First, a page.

This weekend saw the Waltshaws selling their wares to the general public for the first time at the West Norwood Feast.

Preparations for this started in earnest on Friday when we took the Stouffer out round South London and brought him back full of ingredients, plastic containers and a lot of meat. Then the cooking started…

I started with the brownies, because they benefit from a couple of days sitting in the tin, slowly getting more chocolatey and gooey. I also made up the pork pie filling by boning and chopping my lovely free-range, thick-end of belly pork from the wonderful Murray Bros. butchers in Penge, and adding all the herbs and seasonings. That also benefits from sitting quietly in the fridge for a day to get the flavours going. Then I stewed a load of bramley apples for more pie fillings which left the kitchen smelling pretty good on Friday evening.

Saturday morning at 8am it starts getting warm, really warm. The radio is telling me that it’s going to be the hottest something or other since something or other began. So the kitchen starts heating up as the sun comes round and you can fry an egg on my worktop. I taped brown paper over the window to keep some of the direct sun off, but it was obvious that the old pastry making maxim – cold hands, hot oven – would have to be abandoned.

So, ten batches of pastry and some expletives later, I have decided that hot-water-crust is my friend, sweet pastry is not, October heatwaves, even less so. We managed to get a good pie production line going though, rolling, shaping, filling, egg washing and then one in and one out of the oven, until our hot little kitchen was full of pies cooling on racks:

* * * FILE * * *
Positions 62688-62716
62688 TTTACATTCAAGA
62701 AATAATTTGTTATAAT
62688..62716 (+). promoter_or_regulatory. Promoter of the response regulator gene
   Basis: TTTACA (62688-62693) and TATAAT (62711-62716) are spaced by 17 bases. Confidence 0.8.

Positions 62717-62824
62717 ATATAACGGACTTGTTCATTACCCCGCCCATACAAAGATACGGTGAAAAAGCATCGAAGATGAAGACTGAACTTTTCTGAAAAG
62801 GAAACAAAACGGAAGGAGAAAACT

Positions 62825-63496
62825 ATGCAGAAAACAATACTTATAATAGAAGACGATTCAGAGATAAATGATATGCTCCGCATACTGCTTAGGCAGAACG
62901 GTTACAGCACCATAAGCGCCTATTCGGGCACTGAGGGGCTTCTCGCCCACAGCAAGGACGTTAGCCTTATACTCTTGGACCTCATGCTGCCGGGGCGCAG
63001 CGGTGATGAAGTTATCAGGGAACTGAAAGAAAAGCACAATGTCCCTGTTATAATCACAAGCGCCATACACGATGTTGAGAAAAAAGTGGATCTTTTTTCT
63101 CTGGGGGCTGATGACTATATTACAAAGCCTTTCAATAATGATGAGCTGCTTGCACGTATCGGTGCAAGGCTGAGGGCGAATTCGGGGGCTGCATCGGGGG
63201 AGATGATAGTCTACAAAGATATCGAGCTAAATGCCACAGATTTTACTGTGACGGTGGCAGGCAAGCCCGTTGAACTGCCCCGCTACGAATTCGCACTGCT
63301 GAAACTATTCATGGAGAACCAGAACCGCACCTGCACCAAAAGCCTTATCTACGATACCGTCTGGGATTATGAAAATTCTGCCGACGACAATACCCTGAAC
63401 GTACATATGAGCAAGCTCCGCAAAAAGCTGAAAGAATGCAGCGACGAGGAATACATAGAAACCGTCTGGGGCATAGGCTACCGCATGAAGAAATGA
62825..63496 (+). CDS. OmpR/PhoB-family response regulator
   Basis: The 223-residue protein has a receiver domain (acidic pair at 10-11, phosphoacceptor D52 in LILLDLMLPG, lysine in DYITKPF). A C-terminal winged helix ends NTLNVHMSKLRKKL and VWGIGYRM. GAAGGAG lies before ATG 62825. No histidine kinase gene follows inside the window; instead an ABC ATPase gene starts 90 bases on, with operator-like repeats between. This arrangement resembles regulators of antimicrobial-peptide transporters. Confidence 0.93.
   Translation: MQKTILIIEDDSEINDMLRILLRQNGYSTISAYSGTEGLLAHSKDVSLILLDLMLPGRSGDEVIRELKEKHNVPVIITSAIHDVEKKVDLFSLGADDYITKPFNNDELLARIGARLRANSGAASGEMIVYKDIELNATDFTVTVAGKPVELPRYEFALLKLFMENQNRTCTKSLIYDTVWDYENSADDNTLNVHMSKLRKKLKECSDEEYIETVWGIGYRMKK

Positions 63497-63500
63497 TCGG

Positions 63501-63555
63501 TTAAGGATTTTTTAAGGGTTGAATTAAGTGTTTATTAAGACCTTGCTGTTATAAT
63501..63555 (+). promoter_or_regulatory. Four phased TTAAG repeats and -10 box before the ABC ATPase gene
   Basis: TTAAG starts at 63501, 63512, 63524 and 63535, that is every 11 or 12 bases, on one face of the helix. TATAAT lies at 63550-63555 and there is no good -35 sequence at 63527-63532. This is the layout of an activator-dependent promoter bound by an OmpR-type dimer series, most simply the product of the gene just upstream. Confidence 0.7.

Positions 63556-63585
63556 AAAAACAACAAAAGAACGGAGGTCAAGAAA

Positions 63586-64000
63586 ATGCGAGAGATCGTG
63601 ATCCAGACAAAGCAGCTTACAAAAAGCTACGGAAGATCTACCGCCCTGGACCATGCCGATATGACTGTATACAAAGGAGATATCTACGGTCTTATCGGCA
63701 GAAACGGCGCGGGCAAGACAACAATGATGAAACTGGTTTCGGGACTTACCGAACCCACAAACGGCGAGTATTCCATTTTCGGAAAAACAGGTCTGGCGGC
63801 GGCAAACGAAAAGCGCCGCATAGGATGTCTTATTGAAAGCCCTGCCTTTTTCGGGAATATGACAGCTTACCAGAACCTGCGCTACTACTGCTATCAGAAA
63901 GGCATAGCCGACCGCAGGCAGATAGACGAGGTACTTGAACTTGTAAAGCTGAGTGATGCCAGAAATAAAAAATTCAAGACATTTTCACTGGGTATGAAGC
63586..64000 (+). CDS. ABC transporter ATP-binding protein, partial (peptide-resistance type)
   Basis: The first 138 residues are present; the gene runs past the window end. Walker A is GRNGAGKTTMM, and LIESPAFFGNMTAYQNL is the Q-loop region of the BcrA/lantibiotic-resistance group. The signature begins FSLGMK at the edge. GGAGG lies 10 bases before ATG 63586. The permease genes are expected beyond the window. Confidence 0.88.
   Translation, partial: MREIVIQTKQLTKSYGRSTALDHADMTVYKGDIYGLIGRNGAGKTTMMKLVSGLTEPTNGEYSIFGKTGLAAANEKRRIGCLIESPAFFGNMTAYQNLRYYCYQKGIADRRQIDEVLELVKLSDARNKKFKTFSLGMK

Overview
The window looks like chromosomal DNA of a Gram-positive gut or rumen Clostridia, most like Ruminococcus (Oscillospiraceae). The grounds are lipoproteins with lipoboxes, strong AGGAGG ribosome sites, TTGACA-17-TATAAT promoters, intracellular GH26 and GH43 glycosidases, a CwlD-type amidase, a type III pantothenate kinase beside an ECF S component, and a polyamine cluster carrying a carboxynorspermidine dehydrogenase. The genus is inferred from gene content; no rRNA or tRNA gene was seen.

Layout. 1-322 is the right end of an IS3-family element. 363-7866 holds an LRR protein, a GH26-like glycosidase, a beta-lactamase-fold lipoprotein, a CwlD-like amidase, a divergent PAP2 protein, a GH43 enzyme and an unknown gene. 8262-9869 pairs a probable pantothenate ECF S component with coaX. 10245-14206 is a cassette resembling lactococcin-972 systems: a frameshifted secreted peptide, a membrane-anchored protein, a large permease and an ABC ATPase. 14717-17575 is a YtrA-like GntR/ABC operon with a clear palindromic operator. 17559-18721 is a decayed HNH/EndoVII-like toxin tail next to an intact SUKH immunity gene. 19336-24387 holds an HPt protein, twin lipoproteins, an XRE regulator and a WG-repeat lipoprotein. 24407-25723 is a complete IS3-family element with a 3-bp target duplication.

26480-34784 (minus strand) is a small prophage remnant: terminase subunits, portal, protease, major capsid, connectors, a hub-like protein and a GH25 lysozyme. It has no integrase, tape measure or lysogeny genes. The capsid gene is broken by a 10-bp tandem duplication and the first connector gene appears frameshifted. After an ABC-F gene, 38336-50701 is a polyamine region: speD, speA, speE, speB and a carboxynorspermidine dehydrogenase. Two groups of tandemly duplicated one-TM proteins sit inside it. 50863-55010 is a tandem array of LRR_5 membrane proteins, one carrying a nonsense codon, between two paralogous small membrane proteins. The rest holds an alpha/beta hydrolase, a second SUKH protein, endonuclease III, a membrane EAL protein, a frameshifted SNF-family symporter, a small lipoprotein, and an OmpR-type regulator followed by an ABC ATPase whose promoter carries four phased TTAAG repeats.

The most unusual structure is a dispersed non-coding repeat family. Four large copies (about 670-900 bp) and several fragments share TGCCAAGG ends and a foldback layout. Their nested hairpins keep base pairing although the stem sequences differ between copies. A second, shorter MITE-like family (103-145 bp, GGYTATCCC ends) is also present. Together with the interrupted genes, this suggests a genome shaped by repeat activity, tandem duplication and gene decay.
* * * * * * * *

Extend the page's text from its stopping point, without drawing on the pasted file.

and we could start packing and stacking them in the fridge:

We finished about 9pm, after some stirling washing-up from TOMW who was a wonderful kitchen porter and kept the whole operation organised, clean, and sealed in tupperware while I was wailing about my melting butter like a prima donna of pies.

Sunday. Pack up the Stouff, drive to West Norwood with a tray of fragile apple pies on my lap (I should clarify that I wasn’t actually driving), and get to the site at about 8.30am and start setting up.

And by 10 o’clock, after the careful choreography and attention to detail of TOMW, it looked like this:

Then we wait for live human beings with money to come and buy stuff that we made and eat it. And they did. They came in droves, brought out by the glorious sunshine no doubt, but they came to OUR stall and bought OUR pies. All of them.

The good people of West Norwood were wonderfully supportive, chatty and appreciative. We got some lovely comments about the food, and the Scouse bloke in the checked shirt who ate one of the bean pies and then came all the way back again to tell me how much he liked the pastry, I could have kissed you.

Big love also to our friends who came to see us (and brought their Mums!). We had a contingent come all the way from Wakefield (well, they were in town anyway, but still), and two contingents from North London, including the ever fragrant and beautiful Mr Sandwich and the Spoon. We’re sorry that some of you missed out on the pies because we’d already sold out, but we were very touched you all pitched (eh!) up.

We learned A LOT from doing this, and next time we will do quite a lot differently. It’s set my brain buzzing again and I just can’t wait until the next one so I can try and hone the operation. But all in all, it was a success, and we are feeling quite proud of ourselves now.

Can’t be arsed to sort out the pile of buttery tupperware in the kitchen yet though, I’m still on a pie high.

You can see a few more photos on my flickr page (link on the left) and if you want to subscribe to this blog so you get an email when we update it, also a link on the left. We’re going to try and be a bit more bloggy. x

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